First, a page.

The NAACP's Statement On Rachel Dolezal Is Brief And Revealing

In the midst of a firestorm of controversy over Rachel Dolezal, the 37-year-old president of the NAACP's Spokane chapter, The National Association for the Advancement of Colored People released a statement Friday to clarify its take on the matter. On Thursday, Dolezal's white parents had told TV network 11 Alive that their daughter, a civil rights activist who has consistently identified as black, is white. “She chose to represent herself as an African-American woman or a biracial person, and that’s simply not true,” mother Ruthanne said to 11 Alive. The NAACP's response is more veiled, but is seemingly supportive — at least for now — of Dolezal.

For her part, Dolezal has told KREM she is embroiled in a lawsuit with her parents, but has offered little in terms of a response to the revelations. When asked if she was African-American directly by a KXLY reporter, Dolezal responded that she did not understand the question, and walked away.

For 106 years, the National Association for the Advancement of Colored People has held a long and proud tradition of receiving support from people of all faiths, races, colors and creeds. NAACP Spokane Washington Branch President Rachel Dolezal is enduring a legal issue with her family, and we respect her privacy in this matter. One’s racial identity is not a qualifying criteria or disqualifying standard for NAACP leadership. The NAACP Alaska-Oregon-Washington State Conference stands behind Ms. Dolezal’s advocacy record. In every corner of this country, the NAACP remains committed to securing political, educational, and economic justice for all people, and we encourage Americans of all stripes to become members and serve as leaders in our organization.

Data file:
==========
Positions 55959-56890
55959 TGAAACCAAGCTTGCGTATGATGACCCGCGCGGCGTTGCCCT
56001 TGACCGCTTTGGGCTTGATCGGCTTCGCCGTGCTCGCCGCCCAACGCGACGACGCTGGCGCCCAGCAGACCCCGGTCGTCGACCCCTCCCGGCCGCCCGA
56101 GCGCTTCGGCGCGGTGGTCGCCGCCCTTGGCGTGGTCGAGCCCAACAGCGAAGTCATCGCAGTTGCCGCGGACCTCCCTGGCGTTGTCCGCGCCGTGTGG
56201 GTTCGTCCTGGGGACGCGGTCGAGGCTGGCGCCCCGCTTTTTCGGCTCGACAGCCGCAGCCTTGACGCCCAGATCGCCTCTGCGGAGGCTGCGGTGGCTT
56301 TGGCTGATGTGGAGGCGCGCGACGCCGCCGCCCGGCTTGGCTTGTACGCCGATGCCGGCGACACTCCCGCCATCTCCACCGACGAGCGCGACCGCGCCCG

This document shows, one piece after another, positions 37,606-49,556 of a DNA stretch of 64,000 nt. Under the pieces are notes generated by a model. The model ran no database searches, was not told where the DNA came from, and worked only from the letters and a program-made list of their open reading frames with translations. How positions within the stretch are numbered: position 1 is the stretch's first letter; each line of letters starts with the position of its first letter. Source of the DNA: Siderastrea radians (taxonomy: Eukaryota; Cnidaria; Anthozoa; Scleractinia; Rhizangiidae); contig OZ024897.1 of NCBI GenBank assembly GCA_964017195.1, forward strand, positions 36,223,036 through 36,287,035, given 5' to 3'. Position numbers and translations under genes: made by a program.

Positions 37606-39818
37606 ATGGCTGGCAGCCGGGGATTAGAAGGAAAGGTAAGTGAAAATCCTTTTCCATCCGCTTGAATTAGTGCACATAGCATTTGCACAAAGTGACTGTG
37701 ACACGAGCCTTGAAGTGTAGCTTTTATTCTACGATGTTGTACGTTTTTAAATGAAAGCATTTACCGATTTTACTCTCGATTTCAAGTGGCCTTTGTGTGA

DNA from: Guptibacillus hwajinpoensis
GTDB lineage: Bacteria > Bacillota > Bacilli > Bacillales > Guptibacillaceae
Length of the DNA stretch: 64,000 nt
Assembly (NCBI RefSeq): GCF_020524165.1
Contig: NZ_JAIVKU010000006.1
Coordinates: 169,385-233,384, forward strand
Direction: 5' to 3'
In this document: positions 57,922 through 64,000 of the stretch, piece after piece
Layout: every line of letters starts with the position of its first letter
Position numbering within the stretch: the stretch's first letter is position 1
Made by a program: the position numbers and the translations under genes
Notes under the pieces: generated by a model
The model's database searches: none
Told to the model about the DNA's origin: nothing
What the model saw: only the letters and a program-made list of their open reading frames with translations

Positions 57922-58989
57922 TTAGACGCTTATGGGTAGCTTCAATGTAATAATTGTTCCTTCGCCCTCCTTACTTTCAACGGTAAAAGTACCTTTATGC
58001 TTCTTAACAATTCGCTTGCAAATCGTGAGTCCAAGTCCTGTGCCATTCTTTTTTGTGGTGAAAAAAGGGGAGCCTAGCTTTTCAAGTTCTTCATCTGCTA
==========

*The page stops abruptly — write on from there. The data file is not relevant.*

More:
Hate language sent through mail and social media along with credible threats continue to be a serious issue for our units in the Pacific Northwest and across the nation. We take all threats seriously and encourage the FBI and the Department of Justice to fully investigate each occurrence.

It's a carefully worded statement, and one that suggests that more may come. But here's what we know for now:

  • By referring to Dolezal as the branch president, the NAACP has not removed her from that position, nor has she resigned.
  • The NAACP is appreciative of the civil rights work Dolezal has done throughout her tenure at president, whether she remains president or not: "The NAACP Alaska-Oregon-Washington State Conference stands behind Ms. Dolezal’s advocacy record."
  • The NAACP wants to be clear that its supporters come from all walks of life, and the organization as a whole does not exclude anyone who supports its message: "One’s racial identity is not a qualifying criteria or disqualifying standard for NAACP leadership."
  • What's left out of the statement is whether lying about one's racial heritage is a disqualifying standard for NAACP leadership, and that's yet to be seen.

Image: 11 Alive/screenshot